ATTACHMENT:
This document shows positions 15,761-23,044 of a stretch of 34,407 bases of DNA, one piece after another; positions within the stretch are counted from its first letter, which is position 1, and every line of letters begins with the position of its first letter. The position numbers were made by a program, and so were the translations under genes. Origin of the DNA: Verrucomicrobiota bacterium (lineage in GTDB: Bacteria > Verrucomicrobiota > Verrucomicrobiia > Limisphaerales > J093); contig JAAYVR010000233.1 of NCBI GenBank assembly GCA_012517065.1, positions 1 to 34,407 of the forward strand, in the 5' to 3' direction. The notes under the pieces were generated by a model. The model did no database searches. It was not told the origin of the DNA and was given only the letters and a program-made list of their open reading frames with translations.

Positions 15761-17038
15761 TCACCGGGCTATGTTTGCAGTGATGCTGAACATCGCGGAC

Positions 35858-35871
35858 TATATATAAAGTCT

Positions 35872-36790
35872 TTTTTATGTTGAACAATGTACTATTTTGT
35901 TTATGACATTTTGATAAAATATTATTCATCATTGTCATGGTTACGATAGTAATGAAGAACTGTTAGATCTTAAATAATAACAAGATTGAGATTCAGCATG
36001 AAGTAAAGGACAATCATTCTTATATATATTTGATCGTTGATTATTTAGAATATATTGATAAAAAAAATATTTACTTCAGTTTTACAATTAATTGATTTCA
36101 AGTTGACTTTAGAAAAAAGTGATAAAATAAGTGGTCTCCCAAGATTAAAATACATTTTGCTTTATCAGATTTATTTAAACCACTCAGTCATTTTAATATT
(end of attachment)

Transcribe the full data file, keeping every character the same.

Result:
This document shows positions 15,761-23,044 of a stretch of 34,407 bases of DNA, one piece after another; positions within the stretch are counted from its first letter, which is position 1, and every line of letters begins with the position of its first letter. The position numbers were made by a program, and so were the translations under genes. Origin of the DNA: Verrucomicrobiota bacterium (lineage in GTDB: Bacteria > Verrucomicrobiota > Verrucomicrobiia > Limisphaerales > J093); contig JAAYVR010000233.1 of NCBI GenBank assembly GCA_012517065.1, positions 1 to 34,407 of the forward strand, in the 5' to 3' direction. The notes under the pieces were generated by a model. The model did no database searches. It was not told the origin of the DNA and was given only the letters and a program-made list of their open reading frames with translations.

Positions 15761-17038
15761 TCACCGGGCTATGTTTGCAGTGATGCTGAACATCGCGGAC

Positions 35858-35871
35858 TATATATAAAGTCT

Positions 35872-36790
35872 TTTTTATGTTGAACAATGTACTATTTTGT
35901 TTATGACATTTTGATAAAATATTATTCATCATTGTCATGGTTACGATAGTAATGAAGAACTGTTAGATCTTAAATAATAACAAGATTGAGATTCAGCATG
36001 AAGTAAAGGACAATCATTCTTATATATATTTGATCGTTGATTATTTAGAATATATTGATAAAAAAAATATTTACTTCAGTTTTACAATTAATTGATTTCA
36101 AGTTGACTTTAGAAAAAAGTGATAAAATAAGTGGTCTCCCAAGATTAAAATACATTTTGCTTTATCAGATTTATTTAAACCACTCAGTCATTTTAATATT